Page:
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Section 199A implications for cooperatives under appropriations legislation

Section 199A implications for cooperatives

The Consolidated Appropriations Act, 2018 (Pub. L. No. 115-141) that the president signed into law on Friday, March 23, 2018, includes changes to section 199A regarding the application of the new deduction for certain cooperatives and grain companies.

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As enacted in Pub. L. No. 115-97 (December 22, 2017), section 199A generally provides a deduction for qualifying income of certain noncorporate owners of some pass-through entities and sole proprietorships.

The provision in the Consolidated Appropriations Act attempts to address certain concerns raised within the agricultural industry that farmers selling their farm commodities to cooperatives were significantly tax-advantaged over similarly situated farmers selling to non-cooperatives. Section 199A(a)(2), as initially enacted, had provided for a 20% gross deduction for “qualified cooperative dividends,” and this term was defined as including per-unit retain allocations paid in money (essentially the sales price of the commodities delivered for marketing to a cooperative).

The new provisions are effective retroactively from January 1, 2018. 

Overview of new provision

With enactment of the new measures, section 199A:

  • Restores prior-law section 199 treatment for specified agricultural and horticultural cooperatives under new section 199A(g). The U.S. Treasury is instructed to base new guidance on regulations under the prior-law version of section 199.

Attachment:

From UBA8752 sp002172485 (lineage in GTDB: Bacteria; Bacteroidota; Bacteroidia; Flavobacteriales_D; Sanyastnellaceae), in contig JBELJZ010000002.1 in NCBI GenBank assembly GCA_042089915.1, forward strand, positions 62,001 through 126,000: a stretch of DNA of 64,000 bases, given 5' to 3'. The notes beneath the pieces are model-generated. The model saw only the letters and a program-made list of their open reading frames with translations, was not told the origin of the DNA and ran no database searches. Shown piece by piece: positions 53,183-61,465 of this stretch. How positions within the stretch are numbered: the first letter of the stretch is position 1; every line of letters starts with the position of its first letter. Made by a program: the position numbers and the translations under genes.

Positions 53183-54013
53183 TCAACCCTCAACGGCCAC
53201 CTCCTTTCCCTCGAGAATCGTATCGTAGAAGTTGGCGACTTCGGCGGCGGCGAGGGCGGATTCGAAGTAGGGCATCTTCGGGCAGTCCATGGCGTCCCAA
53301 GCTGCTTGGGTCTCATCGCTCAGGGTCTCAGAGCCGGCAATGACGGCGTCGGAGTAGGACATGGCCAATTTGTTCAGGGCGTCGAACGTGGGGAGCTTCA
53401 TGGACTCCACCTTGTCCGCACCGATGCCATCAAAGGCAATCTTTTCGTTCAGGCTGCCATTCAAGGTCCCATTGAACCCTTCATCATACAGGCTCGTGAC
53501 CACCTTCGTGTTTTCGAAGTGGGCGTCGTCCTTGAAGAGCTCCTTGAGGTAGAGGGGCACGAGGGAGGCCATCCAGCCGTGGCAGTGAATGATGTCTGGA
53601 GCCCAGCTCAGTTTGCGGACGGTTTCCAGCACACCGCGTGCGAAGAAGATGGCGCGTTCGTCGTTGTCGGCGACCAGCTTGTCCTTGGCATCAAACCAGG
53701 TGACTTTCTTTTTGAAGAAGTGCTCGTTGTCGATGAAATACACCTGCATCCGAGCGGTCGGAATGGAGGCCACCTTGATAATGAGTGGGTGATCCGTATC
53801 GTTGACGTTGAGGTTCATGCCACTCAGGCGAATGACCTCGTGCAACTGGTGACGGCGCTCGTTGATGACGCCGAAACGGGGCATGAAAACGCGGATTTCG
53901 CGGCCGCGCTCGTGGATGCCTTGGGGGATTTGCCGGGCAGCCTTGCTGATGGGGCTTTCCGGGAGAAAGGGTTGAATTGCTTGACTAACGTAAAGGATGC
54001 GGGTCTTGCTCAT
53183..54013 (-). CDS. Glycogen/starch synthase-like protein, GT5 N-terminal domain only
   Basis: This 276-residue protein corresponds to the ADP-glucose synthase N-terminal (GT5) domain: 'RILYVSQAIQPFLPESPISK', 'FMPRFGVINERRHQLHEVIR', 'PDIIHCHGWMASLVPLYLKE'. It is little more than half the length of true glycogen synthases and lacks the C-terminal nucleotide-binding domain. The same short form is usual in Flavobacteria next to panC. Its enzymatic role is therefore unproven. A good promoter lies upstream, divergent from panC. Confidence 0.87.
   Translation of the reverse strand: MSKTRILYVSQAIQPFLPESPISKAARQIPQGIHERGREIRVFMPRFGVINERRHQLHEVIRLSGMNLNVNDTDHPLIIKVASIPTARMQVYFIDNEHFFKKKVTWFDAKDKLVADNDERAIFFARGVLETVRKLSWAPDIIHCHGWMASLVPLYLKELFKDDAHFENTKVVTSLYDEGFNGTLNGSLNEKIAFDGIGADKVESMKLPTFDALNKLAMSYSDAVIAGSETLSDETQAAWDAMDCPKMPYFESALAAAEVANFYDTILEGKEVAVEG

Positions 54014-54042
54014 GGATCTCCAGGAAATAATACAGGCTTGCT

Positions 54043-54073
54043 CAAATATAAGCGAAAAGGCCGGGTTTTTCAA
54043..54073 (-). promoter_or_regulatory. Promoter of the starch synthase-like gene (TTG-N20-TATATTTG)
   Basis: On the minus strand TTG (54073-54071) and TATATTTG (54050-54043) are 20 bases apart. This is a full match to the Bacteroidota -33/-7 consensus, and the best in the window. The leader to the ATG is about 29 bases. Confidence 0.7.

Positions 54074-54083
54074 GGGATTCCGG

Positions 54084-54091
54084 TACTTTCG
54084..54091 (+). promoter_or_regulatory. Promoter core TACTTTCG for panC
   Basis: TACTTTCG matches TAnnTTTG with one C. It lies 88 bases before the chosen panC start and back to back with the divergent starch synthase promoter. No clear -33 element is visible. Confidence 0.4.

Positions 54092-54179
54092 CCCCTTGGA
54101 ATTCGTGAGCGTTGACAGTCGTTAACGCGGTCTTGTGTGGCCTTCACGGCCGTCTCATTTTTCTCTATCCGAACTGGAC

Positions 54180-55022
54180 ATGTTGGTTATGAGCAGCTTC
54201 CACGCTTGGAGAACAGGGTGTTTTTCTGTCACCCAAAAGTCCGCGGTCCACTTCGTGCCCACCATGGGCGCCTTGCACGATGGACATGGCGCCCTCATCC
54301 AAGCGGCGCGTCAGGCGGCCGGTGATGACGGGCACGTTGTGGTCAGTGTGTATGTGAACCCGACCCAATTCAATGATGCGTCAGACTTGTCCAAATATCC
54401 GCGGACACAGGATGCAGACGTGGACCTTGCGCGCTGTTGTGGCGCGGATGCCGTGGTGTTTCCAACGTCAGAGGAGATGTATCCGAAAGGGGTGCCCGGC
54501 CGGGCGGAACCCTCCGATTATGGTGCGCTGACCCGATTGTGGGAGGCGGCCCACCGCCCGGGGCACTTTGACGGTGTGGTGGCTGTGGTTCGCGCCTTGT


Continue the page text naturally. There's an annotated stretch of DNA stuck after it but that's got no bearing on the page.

• Allows eligible patrons to claim a deduction passed through from a specified agricultural and horticultural cooperative. Eligible patrons include all non-corporate taxpayers, S corporations, and other specified agricultural and horticultural cooperatives.
  • Revises the farmer-level deduction to 20% of taxable income or qualified business income (in line with all other non-corporate taxpayers), with limitations for farmers with high taxable incomes or capital gains. 

Under the new law, for farmers who enter into transactions with a cooperative:

  • The 20% deduction will be reduced by the lesser of: (1) 9% of qualified business income allocable to qualified payments received from cooperatives; or (2) 50% of wages allocable to such qualified payments. 
  • This reduction applies regardless of the amount of section 199A(g) deduction passed through by the cooperative. This treatment is intended to replicate the deduction the farmer had foregone by dealing with the cooperative under prior-law section 199.
  • The cooperative member’s total deduction for the year will be the pass-through deduction plus the modified 20% deduction. 

Taxpayers, including patrons of cooperatives structured as C corporations, are not eligible for the 199A deduction including the pass-through deduction under section 199A(g) from specified agricultural and horticultural cooperatives.

Special rules are provided for cooperatives with oil-related qualified production activities income.

 

For more information, contact KPMG’s National Director of Cooperative Tax Services:

David Antoni | +1 (267) 256-1627 | dantoni@kpmg.com 

 

Or Associate National Director of KPMG’s Cooperative Tax Services:

Brett Huston | +1 (916) 554-1654 | bhuston@kpmg.com

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